Spatial plots of mean annual estimated irrigation water use (i.e., averaged over the study period of 2013–2016) (Fig. 4a–c) suggest that all satellite products are able to identify the extensive irrigation applied in the California Central Valley. Here, SMAP-derived clearly resembles the irrigation patterns of the MIrAD-US data set in the northern Sacramento Valley and southern San Joaquin Valley (Fig. 2). The AMSR2- and ASCAT-derived are generally higher than SMAP and extend throughout the whole California Central Valley. Although small in magnitude, the pattern derived from ASCAT over the central Snake River Plain is spatially distinct. Similarly, AMSR2 shows a clear signal over the western to central Snake River Plain. Concerning the Nebraska Plains, only AMSR2 shows patterns that agree with MIrAD-US. Over the Mississippi Floodplain, ASCAT shows the highest , followed by AMSR2.
ASCAT-derived seems to be affected by vegetation effects in the Corn Belt region and in the southeastern US. For all sensors, the method fails to detect in many irrigated areas, especially those along the High Plains aquifer (Nebraska, Kansas, Texas), which extends from the northern to the southern central US. A plausible explanation for missing these areas is that many farmers in these regions practice supplemental irrigation, thus resulting in a less distinguishable irrigation signal. In addition, the center pivot irrigation systems, which are mainly used in this region, have much higher water application efficiencies compared to the flood and furrow irrigation systems used in the Sacramento Valley and Mississippi Floodplain (see Fig. A1). Rainfall seasonality is another potential reason for the underestimation in the central U.S, where the climate transitions from arid in the west to humid in the east. To investigate its impact, we plotted the average number of days per growing season where IWU >0 (Fig. A3), which sums up to the number of days that went into the estimates shown in Fig. 4. It can be seen that for SMAP-based IWU, a significant number of days with irrigation (mean count) only is detected in the arid west and southwest. For AMSR2, the mean counts are highest in California, although counts in the range of 20–30 occur in the Snake River Valley, Mississippi Floodplain and other agricultural regions. In agreement with the passive products, mean counts for ASCAT are highest in California and southwestern states. There also is a clear pattern in the Mississippi Valley and along the southeastern states.
Furthermore, the chosen global threshold of threshΘ=12 % also masks irrigation signals in regions where the noise level of the satellite soil moisture retrievals is rather low (see Sect. A2). Thus, a more site-specific threshold at each pixel might lead to an improved detectability of irrigation events.
5.3 Temporal behavior of soil moisture and IWU and in the four focus regions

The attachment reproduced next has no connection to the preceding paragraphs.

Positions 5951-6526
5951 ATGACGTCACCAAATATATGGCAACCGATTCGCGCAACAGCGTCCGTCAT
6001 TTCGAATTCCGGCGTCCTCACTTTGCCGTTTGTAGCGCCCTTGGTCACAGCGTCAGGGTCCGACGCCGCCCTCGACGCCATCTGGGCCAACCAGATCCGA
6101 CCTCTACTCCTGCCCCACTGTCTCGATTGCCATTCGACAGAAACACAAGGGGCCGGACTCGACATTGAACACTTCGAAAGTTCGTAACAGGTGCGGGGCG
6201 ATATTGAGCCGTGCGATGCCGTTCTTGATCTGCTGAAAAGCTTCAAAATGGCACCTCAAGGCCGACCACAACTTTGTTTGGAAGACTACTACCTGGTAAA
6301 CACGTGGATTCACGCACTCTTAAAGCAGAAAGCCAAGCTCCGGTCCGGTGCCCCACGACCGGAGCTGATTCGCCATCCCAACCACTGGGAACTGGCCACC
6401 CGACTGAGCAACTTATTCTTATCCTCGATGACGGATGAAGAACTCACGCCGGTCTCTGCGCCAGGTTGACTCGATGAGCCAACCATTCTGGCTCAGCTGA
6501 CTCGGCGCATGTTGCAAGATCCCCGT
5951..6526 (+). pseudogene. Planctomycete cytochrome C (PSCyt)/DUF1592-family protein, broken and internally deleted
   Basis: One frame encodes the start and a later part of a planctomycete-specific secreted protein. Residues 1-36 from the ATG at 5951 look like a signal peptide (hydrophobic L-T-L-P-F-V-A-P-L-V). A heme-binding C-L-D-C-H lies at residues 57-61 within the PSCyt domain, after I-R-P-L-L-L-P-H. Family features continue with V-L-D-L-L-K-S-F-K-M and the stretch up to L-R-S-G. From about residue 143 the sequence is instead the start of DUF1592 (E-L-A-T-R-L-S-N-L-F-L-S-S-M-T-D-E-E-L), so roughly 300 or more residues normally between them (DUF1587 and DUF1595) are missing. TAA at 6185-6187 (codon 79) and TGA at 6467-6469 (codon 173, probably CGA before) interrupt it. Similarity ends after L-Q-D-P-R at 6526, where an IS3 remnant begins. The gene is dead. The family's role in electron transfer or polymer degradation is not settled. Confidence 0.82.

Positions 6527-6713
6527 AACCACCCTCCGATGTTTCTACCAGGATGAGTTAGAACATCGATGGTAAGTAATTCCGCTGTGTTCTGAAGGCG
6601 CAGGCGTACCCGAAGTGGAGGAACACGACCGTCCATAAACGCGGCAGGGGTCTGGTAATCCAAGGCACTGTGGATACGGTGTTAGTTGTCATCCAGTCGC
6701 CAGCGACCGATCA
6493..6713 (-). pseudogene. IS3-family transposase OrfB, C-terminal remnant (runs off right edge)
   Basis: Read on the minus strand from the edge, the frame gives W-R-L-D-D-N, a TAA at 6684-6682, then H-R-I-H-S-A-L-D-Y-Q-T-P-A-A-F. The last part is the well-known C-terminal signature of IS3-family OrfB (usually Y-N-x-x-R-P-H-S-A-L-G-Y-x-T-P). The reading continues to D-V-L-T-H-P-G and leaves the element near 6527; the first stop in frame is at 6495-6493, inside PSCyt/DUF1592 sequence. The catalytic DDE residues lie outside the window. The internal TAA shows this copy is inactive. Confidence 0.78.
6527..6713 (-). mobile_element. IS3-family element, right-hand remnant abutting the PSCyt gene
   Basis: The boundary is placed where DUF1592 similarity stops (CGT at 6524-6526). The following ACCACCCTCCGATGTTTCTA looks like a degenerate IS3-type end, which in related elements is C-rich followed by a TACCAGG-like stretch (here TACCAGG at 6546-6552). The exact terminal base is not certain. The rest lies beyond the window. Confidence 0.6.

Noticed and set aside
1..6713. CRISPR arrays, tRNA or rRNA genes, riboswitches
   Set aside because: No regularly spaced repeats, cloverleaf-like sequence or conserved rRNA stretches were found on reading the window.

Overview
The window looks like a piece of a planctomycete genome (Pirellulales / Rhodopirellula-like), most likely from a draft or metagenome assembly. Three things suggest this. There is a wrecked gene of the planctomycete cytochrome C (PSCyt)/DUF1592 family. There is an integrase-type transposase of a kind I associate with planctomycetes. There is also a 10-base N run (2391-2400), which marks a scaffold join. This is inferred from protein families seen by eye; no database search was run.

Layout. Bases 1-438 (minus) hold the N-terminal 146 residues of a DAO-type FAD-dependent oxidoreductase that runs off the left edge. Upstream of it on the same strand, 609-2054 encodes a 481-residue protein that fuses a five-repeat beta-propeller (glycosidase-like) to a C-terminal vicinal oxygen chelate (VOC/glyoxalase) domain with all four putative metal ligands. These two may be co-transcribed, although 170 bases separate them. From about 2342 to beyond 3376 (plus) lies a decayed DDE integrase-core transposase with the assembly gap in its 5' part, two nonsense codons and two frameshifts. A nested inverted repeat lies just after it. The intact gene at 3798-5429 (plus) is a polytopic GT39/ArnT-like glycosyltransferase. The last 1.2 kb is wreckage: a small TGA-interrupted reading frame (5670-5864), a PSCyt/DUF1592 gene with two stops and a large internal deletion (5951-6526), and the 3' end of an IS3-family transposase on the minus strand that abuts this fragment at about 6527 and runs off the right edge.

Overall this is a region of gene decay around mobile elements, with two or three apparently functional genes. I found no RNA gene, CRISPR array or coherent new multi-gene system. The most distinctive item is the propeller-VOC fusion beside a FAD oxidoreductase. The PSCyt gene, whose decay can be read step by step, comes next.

For a more detailed analysis on the impact of climate, crop type and irrigation practice on the method performance, we compared remotely sensed and modeled soil moisture time series and monthly IWU estimates at an irrigated (green crosses in Fig. 2) and a non-irrigated pixel (orange crosses in Fig. 2) in the four focus areas (Fig. 5).
5.3.1 Central Valley
At the irrigated pixel in the San Joaquin Valley, the impact of irrigation on the remotely sensed soil moisture signal is evident (top panel in Fig. 5a). While MERRA-2 soil moisture decline in the irrigated and non-irrigated pixels reflects the absence of precipitation, typically from mid-May until mid-October, ASCAT and SMAP soil moisture in the irrigated pixel start to increase in June until reaching their maximum in July–August and gradually declining towards the end of the growing season. In contrast, remotely sensed soil moisture in the adjacent non-irrigated pixel (bottom panel) remains close to zero throughout the growing season. The temporal behavior of SMAP at the irrigated pixel location was extensively evaluated by Lawston et al. (2017), who showed that SMAP soil moisture correctly reflects the onset of flood irrigation, the dry-down associated with plants breaking through the water surface (which attenuates the SM signal) and lastly field drainage. Even though Lawston et al. (2017) used the enhanced 9 km sampling SMAP product, we find very comparable temporal characteristics for the native 36 km resolution product (Fig. 5b). ASCAT soil moisture seems to be impacted by specular reflection of the active radar signal from the flooded rice fields, leading to very low backscatter and, hence, soil moisture values. As a result, particularly during the 2013 growing season, ASCAT soil moisture remains at or very close to its minimum early in the growing season. ASCAT soil moisture starts to increase in early to mid-July when the rice starts to break out of the water. Initially, the increase is primarily the result of double-bounce effects from the rice canopies, while at later growth stages this turns into volume scattering (Nguyen et al., 2015). Of the three products, ASCAT soil moisture is the last to reach its growing season maximum between mid- and late August, followed by a decrease throughout September. At the irrigated pixel, AMSR2 soil moisture shows large fluctuations during the growing season, while at the non-irrigated pixel it has few valid observations, which makes it difficult to compare both pixels. AMSR2 soil moisture shows similar characteristics with respect to SMAP and is able to sense the onset of flood irrigation but reaches saturation a few weeks earlier and already starts to dry down before SMAP reaches its soil moisture maximum. Moreover, after reaching a minimum in late July to early August, AMSR2 soil moisture starts to increase again.